Asian Australian Film Forum keynote address by Annette Shun Wah

 

I feel honoured to be giving this keynote to the very first Asian Australian Film Forum, and I’m looking forward to a weekend of discussion, debate, screenings, and an opportunity to focus on Asian Australian stories told on screen.

I’ve been asked over the last few days how I got into television, and whether I was the first Asian Australian to have her own show on national TV.

A former colleague of mine, George Donikian, rang me one day to suggest I audition for SBS-TV.  I was working on Triple J radio at the time, with my own show, and for a music fan, it was pretty much the ideal job.  If he’d rung me a few weeks earlier, I wouldn’t have given the audition a thought.  But it so happened, that the very day he called, I’d had one of several nasty racist incidents occur – people spitting abuse at me for no reason, other than my Asian face.  The vehemence of it astonished me.  When George rang, I just poured my heart out.  He persuaded me that by being on TV, I may be able to counteract the ignorant attitudes that fuel racism.

The audition was for a newsreader.  Now, I’m not a news journalist and had no interest in being a newsreader, but I went along for the experience.   Fortuitously, a producer who was putting together a music program, saw the audition and thought I’d be ideal for his show.  In true SBS tradition, it was a cheap program – introducing clips from an old 1960s German show called Beat Club, which featured some of the biggest rock bands in the world, playing in a TV studio.  I co-hosted the show with Glenn A Baker, “Rock Brain of the Universe”, and we completed two series.  Then in June 1986, I fronted my own new music show, The Noise.

But I wasn’t the first Asian Australian to have her own show.  In the early 80s, Helene Chung, a journalist at the ABC hosted the nightly current affairs show, This Day Tonight.  To this day, she claims to be “the first non-white reporter on Australian TV”.  I met Helene in Beijing in 1984, when she was posted there as the ABC’s first female foreign correspondent.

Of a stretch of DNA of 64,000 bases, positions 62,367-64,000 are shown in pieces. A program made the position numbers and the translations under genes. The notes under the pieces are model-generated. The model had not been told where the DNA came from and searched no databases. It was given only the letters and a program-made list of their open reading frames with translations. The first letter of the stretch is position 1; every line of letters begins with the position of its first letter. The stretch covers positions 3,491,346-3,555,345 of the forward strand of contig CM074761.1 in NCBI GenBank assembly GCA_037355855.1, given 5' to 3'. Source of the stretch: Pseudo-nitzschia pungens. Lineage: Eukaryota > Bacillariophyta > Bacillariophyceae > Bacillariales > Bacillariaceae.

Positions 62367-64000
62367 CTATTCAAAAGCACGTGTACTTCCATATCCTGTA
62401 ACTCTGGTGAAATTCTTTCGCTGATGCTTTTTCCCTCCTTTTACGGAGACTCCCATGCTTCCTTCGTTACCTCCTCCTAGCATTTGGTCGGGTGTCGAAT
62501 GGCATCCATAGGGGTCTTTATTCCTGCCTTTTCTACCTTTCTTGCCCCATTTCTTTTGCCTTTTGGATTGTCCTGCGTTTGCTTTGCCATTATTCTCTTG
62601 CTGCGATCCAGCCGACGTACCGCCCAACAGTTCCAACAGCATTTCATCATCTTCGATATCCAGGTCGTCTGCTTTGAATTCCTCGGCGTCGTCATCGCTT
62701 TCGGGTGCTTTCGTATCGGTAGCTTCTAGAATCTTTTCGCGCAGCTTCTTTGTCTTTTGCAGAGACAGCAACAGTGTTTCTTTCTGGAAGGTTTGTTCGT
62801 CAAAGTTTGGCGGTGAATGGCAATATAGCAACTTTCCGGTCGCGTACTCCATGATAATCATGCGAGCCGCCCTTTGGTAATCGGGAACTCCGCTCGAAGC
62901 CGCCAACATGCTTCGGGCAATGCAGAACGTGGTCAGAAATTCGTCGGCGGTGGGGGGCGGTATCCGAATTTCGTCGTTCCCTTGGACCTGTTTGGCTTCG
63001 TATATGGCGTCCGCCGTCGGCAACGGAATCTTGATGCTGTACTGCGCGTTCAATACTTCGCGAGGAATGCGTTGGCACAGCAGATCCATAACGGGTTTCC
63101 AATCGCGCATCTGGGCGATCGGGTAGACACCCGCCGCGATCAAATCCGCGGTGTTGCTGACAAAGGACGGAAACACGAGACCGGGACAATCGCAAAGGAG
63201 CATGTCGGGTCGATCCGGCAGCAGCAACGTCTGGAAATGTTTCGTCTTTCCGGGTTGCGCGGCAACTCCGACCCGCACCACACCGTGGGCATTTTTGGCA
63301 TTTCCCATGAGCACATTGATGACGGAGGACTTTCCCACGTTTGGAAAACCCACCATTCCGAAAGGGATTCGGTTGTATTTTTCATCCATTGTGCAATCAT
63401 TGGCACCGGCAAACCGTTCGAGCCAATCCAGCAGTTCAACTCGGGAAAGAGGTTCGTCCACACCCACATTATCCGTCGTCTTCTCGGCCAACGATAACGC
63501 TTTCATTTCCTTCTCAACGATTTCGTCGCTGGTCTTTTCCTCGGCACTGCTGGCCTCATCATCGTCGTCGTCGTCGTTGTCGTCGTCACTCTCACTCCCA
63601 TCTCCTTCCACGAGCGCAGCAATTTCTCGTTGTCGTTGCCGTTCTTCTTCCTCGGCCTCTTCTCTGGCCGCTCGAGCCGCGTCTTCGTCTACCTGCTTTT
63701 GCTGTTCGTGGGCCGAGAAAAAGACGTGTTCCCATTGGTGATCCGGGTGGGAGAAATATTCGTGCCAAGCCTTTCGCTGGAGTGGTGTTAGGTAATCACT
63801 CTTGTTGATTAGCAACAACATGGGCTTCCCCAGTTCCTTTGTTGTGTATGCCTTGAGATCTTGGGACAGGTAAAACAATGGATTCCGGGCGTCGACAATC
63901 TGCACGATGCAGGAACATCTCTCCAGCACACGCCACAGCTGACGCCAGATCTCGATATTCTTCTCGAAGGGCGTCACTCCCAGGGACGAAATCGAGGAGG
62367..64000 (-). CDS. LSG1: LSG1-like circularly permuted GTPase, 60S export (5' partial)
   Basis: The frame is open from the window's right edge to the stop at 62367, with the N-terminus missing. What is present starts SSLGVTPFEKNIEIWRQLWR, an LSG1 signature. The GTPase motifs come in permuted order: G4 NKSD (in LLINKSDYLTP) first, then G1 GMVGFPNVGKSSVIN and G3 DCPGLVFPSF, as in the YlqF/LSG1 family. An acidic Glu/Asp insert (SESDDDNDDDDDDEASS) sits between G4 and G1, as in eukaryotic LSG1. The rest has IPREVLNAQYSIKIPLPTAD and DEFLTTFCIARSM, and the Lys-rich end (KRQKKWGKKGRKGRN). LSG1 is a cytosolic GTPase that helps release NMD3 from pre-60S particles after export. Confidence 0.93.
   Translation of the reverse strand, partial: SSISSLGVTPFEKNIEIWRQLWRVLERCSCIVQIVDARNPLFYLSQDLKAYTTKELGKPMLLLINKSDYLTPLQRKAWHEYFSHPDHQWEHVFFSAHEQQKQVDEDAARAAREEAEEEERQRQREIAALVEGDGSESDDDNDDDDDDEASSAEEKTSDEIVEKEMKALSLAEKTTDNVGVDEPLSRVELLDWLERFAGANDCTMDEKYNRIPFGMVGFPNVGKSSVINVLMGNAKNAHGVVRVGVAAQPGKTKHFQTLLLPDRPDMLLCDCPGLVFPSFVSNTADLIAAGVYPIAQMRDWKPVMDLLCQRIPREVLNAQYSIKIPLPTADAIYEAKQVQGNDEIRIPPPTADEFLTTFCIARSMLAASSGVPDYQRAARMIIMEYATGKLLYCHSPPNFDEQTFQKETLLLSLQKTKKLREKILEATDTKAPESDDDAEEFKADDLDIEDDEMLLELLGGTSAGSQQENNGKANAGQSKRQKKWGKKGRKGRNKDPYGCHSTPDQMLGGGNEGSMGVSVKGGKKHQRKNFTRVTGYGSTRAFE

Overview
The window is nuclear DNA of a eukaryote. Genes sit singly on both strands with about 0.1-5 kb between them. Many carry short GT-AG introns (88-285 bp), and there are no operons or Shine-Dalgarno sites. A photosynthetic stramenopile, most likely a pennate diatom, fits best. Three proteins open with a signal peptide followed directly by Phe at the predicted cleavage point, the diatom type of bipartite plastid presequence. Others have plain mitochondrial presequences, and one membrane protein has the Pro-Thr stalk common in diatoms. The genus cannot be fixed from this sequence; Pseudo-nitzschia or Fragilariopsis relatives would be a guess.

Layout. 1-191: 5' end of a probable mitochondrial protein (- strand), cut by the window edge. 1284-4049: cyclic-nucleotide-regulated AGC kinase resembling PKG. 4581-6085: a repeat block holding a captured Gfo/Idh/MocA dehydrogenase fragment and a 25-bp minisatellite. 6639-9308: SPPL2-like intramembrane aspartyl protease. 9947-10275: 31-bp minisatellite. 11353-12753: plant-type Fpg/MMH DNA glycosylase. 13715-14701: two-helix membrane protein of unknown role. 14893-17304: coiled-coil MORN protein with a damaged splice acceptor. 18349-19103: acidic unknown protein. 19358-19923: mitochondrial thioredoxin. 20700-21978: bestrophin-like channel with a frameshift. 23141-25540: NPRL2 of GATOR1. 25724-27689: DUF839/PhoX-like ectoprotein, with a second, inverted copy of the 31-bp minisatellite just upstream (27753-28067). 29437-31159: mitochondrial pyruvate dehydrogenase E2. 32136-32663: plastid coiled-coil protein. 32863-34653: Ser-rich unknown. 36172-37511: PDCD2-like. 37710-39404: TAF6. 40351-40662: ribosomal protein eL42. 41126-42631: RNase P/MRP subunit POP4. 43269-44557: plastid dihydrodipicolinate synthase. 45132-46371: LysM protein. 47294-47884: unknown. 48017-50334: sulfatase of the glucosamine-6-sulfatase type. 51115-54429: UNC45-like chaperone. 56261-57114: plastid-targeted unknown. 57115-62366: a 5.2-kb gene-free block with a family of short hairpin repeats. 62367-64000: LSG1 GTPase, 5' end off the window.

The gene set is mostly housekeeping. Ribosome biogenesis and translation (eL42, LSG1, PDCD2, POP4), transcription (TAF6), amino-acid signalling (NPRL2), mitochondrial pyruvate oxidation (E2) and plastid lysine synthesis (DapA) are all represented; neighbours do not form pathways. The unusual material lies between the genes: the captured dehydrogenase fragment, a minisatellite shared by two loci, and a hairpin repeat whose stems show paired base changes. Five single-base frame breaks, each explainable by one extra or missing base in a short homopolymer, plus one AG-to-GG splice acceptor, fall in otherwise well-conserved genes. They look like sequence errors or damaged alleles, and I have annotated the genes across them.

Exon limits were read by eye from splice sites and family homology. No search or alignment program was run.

Helene wasn’t the first Asian Australian TV presenter either.  That honour goes to a yoga teacher – Swami Sarasvati – who had her own show on commercial TV, no less, on weekday mornings.  Her first show was televised in January 1968.

What a pioneer!  And yet – all these years later – it remains rare to see Asian Australians on our screens.

A foreigner, trying to learn about us through film and television, could be forgiven for thinking that Australia is mono-cultural.  The few exceptions being drug runners, prostitutes, people smugglers – oh and absolutely amazing cooks.

The lack of cultural diversity on our screens concerns me on a number of levels.

  • As a practitioner, because I believe there are discriminatory attitudes that restrict opportunities for performers of Asian background.
  • As an audience member, because so much mainstream Australian drama is clichéd and predictable, despite a wealth of interesting culturally diverse material being right under our noses.
  • And it concerns me as a person who believes in the ideals of a harmonious, inclusive society.  Our screen culture remains exclusive to some sectors of our community, none more so than those of Asian descent.

It’s difficult to nail down an accurate measure of the degree of diversity on our screens.  The Communications Law Centre conducted a survey into actors from culturally diverse backgrounds in on-going roles in commercial television drama in 1992.  A follow up survey in 1999, conducted by the Queensland University of Technology’s School of Media and Journalism, found that overall, things had improved markedly since the first, with an increase in the number of on-going roles for actors of non-English speaking background, including indigenous actors.  But – there was no improvement for Asian actors, who were not to be seen in any regular roles.  The report noted that the television drama industry was aware of, and made attempts to improve the portrayal of cultural diversity, but they were hampered by “internal and external constraints” – and an alleged dearth of actors from some cultural backgrounds.